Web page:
In my previous post, we explored the Radar Chart visual. In this module you will learn how to use the KPI Indicator (This is kind of like saying “ATM Machine” isn’t it?) Power BI comes standard with a KPI visual but the custom visual we will cover in this post shows a few more options than is available in the standard tool. Using the KPI Indicator allows you to not only visualize key performance indicators but also include a historical trend line or bar chart with it.
Category: Power Bi117 Results
In my previous post, we explored the Hebxbin Scatterplot visual. In this module, you will learn how to use the Radar Chart - another Power BI Custom Visual. The Radar Chart is sometimes also know to some as a web chart, spider chart or star chart. Using the Radar Chart allows you to display multiple categories of data on each spoke (like spokes on a bicycle wheel) of the chart. The Radar Chart does support the display of multiple metrics, which allows you to compare and contrast the “pull” that each category has on your metrics.
In part one of my Power BI Custom Visuals blog series, I showed you all the fun you can have with the Enlighten Aquarium visual. In this module, you will learn how to use the Hexbin Scatterplot Power BI Custom Visual. The Hexbin Scatterplot is a variation of the traditional Scatter Chart but instead of using bubble size it relies on color saturation and hexbins to show value distribution. You should consider using this chart when you’re more interested in visualizing density instead of individuals points themselves.
Welcome to an exciting new FREE class on Power BI Custom Visuals! Over the next year (that’s right year), I will be releasing one module a week detailing how to work with all of the Power BI visuals available in the Custom Visuals Gallery. You might ask why am I doing this? Well The Microsoft Power BI team and the Power BI Community, through the Custom Visuals Gallery, have expanded the data visualization capabilities of Power BI drastically but have provided little direction on how to use these the new features.
Welcome to an exciting new FREE class that I am launching today! Over the next year (that’s right year!) I will be releasing one module a week detailing how to work with all of the Power BI visuals available in the Custom Visuals Gallery. You might ask why am I doing this? Well The Microsoft Power BI team and the Power BI Community, through the Custom Visuals Gallery, have expanded the data visualization capabilities of Power BI drastically but unfortunately has provided little and in some cases no direction on how to use these the new features. Click here to view all the blogs and videos I have published about Power BI Custom Visuals.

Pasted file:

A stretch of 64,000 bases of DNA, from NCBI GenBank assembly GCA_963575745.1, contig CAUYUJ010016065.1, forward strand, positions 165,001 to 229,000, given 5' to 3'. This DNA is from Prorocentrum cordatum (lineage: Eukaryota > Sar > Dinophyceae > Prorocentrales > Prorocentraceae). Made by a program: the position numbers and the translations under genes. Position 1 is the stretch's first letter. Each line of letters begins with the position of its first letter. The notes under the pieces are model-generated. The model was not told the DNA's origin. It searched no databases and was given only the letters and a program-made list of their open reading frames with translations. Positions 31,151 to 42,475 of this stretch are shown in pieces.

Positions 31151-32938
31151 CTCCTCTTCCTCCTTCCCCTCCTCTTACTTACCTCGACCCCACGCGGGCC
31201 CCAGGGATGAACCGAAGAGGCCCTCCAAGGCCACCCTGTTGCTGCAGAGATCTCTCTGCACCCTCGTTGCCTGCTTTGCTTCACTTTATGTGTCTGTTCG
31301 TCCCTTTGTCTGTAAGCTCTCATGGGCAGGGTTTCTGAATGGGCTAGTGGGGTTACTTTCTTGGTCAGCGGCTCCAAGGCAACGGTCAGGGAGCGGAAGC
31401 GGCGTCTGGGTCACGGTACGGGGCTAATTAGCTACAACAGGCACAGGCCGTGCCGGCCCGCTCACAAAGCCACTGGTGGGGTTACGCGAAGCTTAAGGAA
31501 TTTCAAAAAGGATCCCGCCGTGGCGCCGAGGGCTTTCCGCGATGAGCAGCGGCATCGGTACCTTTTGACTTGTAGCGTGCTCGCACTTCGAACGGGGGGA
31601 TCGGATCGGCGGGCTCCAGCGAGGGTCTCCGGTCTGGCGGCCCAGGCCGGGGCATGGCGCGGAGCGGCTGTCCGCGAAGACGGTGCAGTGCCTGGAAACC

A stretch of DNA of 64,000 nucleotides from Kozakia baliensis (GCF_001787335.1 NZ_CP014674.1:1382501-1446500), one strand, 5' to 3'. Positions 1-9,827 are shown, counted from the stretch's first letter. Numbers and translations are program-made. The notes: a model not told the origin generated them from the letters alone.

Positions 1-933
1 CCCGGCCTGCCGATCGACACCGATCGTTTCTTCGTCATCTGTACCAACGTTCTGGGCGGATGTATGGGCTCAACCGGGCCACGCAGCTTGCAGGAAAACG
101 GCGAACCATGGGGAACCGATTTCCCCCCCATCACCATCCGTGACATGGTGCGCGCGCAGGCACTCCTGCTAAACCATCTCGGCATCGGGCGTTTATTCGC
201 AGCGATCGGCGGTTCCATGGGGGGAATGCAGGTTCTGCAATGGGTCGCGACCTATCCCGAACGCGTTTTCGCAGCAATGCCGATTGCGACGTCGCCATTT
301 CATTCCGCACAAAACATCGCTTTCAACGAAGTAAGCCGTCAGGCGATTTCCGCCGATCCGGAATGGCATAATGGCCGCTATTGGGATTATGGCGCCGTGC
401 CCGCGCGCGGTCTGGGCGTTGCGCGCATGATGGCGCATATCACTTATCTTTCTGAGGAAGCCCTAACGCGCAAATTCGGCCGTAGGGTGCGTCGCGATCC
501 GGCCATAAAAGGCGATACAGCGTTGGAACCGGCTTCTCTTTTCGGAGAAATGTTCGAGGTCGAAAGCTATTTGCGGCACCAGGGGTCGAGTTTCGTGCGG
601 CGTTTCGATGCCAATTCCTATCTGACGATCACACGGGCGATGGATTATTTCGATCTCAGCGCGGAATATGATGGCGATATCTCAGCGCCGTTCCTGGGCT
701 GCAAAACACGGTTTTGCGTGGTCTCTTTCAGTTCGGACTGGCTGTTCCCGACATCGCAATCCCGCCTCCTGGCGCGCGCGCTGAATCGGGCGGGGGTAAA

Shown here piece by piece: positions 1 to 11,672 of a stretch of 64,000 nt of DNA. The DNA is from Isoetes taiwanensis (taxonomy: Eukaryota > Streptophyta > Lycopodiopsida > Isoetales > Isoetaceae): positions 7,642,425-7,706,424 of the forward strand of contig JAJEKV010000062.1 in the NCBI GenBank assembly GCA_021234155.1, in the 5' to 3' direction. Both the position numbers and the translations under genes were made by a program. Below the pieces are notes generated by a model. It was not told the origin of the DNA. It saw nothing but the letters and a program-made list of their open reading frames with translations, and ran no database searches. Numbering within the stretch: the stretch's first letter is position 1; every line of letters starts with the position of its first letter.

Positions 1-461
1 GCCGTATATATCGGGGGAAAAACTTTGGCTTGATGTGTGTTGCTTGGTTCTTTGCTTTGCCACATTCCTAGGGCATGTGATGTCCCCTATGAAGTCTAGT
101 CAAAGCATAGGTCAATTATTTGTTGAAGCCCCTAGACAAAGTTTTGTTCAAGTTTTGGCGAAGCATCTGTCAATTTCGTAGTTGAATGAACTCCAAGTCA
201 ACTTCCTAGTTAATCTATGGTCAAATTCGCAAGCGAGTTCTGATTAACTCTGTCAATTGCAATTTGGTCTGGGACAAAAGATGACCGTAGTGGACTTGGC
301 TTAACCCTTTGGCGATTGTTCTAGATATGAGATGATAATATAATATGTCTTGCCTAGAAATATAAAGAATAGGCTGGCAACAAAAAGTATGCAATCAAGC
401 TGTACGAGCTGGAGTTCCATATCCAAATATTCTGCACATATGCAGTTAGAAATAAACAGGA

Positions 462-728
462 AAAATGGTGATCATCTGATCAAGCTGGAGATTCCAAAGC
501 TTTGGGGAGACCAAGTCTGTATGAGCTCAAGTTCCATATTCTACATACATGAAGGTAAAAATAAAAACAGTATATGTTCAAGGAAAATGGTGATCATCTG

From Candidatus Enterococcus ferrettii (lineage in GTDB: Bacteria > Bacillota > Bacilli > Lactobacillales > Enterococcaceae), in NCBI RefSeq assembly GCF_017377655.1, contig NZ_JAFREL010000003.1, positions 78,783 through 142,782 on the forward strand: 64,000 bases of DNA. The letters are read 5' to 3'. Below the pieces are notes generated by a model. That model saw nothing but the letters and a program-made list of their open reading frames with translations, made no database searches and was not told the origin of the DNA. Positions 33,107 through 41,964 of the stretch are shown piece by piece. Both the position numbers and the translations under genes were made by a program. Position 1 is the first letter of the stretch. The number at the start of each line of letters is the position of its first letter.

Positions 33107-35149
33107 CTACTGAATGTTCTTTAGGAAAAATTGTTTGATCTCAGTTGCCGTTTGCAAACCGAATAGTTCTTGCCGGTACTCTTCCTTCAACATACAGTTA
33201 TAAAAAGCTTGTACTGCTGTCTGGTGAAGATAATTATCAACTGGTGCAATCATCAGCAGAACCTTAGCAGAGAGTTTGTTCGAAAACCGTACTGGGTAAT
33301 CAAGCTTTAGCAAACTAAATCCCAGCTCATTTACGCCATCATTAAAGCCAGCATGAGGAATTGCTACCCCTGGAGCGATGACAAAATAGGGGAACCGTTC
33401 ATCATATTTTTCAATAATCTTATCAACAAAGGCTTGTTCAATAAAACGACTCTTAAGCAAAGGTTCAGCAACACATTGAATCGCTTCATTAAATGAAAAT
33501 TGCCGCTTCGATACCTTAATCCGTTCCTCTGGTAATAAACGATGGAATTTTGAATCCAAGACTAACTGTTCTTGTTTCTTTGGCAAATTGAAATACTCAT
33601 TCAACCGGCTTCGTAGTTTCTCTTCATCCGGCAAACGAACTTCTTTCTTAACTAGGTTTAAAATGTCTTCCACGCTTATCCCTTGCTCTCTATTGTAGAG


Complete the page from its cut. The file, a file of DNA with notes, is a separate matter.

In my previous blog post, I shared my initial experience with using Power BI to analyze some transaction trends by customer type. I fully anticipated building upon this solution based off of new questions that arose as I explored the transaction data. That plan has been temporarily delayed since a new analytical challenge was brought up by one of my peers who asked to see a breakdown of revenue by state over a period of time. This new question presented me with an opportunity to use a new visual type in Power BI Desktop, a filled map and slicers. I’m sure I’ll have the chance to get back to expanding the Transaction Size BI Solution, but for now I’m diving into this geography based solution. This kind of redirection or change in reporting priorities is probably very familiar to most data professionals.
This post reviews some of the tips and techniques that I covered in my webinar Performance Techniques for Power BI Data Models. To save blog space I have highlighted the first 5 tips from the presentation. There are more tips and techniques, along with expanded explanations and references in the presentation slides.
I am a sales professional - not a formally educated data professional. (I swear!!)
With that being said, my primary focus, here at Pragmatic Works, is to assist my team in generating top-line revenue. In my role, I need to make critical decisions that ensures our sales organization is set up for success – and, ideally, these decisions are supported by data. Fortunately, Pragmatic Works specializes in helping organizations leverage their data to make more informed, intelligent business decisions. To my benefit, I have access to some amazing training resources (the Pragmatic Works Power BI Desktop and Dashboards On-Demand class taught me everything I needed to get started) and talented B.I. professionals that work with data for a living. A virtual thank you to Devin Knight and the Pragmatic Works Virtual Mentoring Team for being available to help me work through this small project!
**Information is current as of 5/21/2015**
Recently Azure SQL Database was added as a new connection to the Power BI Preview. Read the notes about how it can be used here. The things I found especially worth noting were:
In this tutorial, I will show you how to pull data into Excel using Power Query and then put together a simple report with Power View. While you can get rather elaborate with these tools, this tutorial will begin with a simple focus. I am going to create a report that displays sales amounts from different countries over a period years.
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